Winter sports & skiing in Colorado

Winter Sports & Skiing in Colorado


COLORADO IN THE SNOW

Just about everyone in Colorado skis. You canít really avoid it, with snow falling anytime from October until May. It has been known to snow in July here, even though it might be thirty degrees during the day, the next morning there could be snowfall. So, it is everywhere. And for a long period of time, with Coloradoís ski and snowboard resorts usually open for seven months of the year. Like all American states, they like to boast the biggest and best, but the fact that they have the highest altitude lift-served terrain in the country certainly is worthy of note. For information on the length of each resortís skiing season, check out the Colorado Ski Country USA website, which you will note also has a strong feature on climate change.
One of the things that stands out about Colorado ski resorts is that they all have a small town feel about them. Even the big ones like Vail or Winterpark are so perfectly enveloped by mountains they feel almost embryonic. And because skiing is just a big part of life in Colorado, it doesnít have the Ďjust for the richí feeling that many European resorts have. Aspen is probably the big exception, the St. Moritz of the US, with celebrities pouring into to do the Aspen thing. Unbeknownst to many of them, however, Aspen is actually one of the most sustainable ski resorts in the world, having put in place a set of pioneering Guiding Principles in 1996, all of which are reviewed regularly, and are now in their 17th edition. They are aimed not only at combatting climate change, but also at sustaining the ďAspen Idea,Ē emanating from the 1940ís, which is all about creating a place which nurtures mind, body and spirit.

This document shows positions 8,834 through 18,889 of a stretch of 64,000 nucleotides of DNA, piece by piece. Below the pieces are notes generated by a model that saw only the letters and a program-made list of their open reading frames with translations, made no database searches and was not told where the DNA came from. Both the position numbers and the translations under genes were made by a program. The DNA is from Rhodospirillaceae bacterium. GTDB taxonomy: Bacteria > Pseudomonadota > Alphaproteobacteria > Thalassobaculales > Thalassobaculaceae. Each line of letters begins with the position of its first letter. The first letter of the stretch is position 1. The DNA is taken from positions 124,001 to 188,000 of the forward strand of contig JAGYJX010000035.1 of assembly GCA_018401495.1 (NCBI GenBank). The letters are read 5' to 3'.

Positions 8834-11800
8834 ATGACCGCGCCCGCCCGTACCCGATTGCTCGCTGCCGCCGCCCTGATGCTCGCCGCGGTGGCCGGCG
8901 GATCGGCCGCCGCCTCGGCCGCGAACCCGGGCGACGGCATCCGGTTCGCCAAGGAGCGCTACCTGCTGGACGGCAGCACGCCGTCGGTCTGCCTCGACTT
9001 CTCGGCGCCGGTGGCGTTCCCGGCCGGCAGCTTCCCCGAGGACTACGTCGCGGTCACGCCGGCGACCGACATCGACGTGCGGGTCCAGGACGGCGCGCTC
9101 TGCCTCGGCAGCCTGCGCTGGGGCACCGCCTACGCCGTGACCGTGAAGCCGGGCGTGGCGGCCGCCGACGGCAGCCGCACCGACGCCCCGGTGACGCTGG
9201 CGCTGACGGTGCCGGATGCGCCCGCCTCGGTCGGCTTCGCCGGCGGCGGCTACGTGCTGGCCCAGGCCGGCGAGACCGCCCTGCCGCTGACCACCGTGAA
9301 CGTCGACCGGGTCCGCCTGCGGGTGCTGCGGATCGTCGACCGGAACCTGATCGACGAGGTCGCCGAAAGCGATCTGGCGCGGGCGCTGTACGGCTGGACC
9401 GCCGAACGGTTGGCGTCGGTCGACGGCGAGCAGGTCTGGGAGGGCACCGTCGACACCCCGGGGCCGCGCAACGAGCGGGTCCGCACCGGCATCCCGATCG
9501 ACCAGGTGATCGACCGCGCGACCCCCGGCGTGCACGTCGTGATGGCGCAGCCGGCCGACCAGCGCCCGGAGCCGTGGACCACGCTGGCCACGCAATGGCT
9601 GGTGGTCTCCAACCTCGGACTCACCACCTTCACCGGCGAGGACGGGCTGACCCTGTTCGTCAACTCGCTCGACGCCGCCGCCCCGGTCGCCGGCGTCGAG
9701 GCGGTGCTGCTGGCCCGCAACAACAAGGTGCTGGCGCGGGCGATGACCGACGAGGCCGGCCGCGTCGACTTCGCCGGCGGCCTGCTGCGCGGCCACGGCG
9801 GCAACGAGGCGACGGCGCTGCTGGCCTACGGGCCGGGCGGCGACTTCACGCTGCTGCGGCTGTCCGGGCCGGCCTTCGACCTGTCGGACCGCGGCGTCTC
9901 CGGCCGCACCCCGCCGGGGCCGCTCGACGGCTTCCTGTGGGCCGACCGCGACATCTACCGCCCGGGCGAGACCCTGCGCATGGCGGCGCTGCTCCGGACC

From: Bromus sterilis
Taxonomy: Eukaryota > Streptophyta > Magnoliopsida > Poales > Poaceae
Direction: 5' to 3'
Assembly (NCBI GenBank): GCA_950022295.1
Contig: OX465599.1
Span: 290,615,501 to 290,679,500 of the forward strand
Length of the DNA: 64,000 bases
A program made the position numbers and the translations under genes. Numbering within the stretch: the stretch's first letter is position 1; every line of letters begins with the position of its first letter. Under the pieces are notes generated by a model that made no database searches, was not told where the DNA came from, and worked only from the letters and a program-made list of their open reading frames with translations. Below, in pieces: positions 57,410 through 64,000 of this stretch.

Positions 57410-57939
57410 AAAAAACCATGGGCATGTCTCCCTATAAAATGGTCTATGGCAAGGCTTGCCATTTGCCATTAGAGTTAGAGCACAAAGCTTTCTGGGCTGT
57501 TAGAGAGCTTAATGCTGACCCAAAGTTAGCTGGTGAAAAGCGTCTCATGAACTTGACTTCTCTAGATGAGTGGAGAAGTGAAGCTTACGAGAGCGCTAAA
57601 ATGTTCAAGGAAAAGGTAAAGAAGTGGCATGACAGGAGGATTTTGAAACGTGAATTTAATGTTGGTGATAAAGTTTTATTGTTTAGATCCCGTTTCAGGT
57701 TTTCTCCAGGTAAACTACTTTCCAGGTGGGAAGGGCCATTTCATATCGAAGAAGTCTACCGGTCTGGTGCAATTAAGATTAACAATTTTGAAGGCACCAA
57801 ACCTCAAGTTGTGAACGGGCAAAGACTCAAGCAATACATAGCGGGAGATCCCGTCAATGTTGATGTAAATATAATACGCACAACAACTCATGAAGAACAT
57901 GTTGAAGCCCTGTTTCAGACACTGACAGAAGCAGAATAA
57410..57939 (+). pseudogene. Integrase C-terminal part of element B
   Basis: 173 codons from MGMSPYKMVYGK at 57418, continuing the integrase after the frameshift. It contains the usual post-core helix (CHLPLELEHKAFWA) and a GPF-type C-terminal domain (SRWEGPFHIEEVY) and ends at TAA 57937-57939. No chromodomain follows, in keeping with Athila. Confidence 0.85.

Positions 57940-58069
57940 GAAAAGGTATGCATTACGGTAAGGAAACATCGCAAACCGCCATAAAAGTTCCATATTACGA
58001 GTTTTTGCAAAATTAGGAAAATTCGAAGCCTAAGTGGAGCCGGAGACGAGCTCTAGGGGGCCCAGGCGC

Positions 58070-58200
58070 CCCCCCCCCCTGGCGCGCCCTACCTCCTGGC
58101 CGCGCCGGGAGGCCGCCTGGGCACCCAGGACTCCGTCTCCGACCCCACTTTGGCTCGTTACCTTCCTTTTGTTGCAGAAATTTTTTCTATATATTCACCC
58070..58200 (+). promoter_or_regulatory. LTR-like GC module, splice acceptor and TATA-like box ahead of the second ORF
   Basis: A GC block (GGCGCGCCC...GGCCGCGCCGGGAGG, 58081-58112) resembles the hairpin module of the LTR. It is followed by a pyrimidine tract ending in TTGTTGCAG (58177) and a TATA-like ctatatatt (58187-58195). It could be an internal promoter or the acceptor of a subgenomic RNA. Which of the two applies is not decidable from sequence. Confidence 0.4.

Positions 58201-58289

Aspen is a leader in sustainable skiing in Colorado, and you can read more about its efforts to create genuine change in Getting Green Done, a book by Auden Schendler, Vice President of Sustainability at Aspen Skiing Company. Aspen works hand in hand with the resort of Snowmass which is also very green, but more family orientated than Aspen. It has a ski in-ski out rather than wallet in-wallet out feel about it, with accommodation right on the slopes so you can pop in and pick up a sweater and hop straight back on your skis again. The transformation of these towns from mining centres to ski centres has been extraordinary over the last fifty years. This sustainable switchover is also a feature of small towns like Telluride, Silverton, Crested Bute and Breckenridge, where the long ski season keeps them alive and very much kicking.

You donít need to hit the resorts to enjoy the snow though. You just need a pair of cross country skis, snowshoes or a sled and you are off, with many of Coloradoís myriad hiking trails becoming back country skiing routes in winter. Such as Rocky Mountain National Park which caters for back country skiing, snowshoeing, sledding in its Hidden Valley and also has national park ranger led trips such as snowshoeing for beginners. You can rent skis in nearby Estes Park.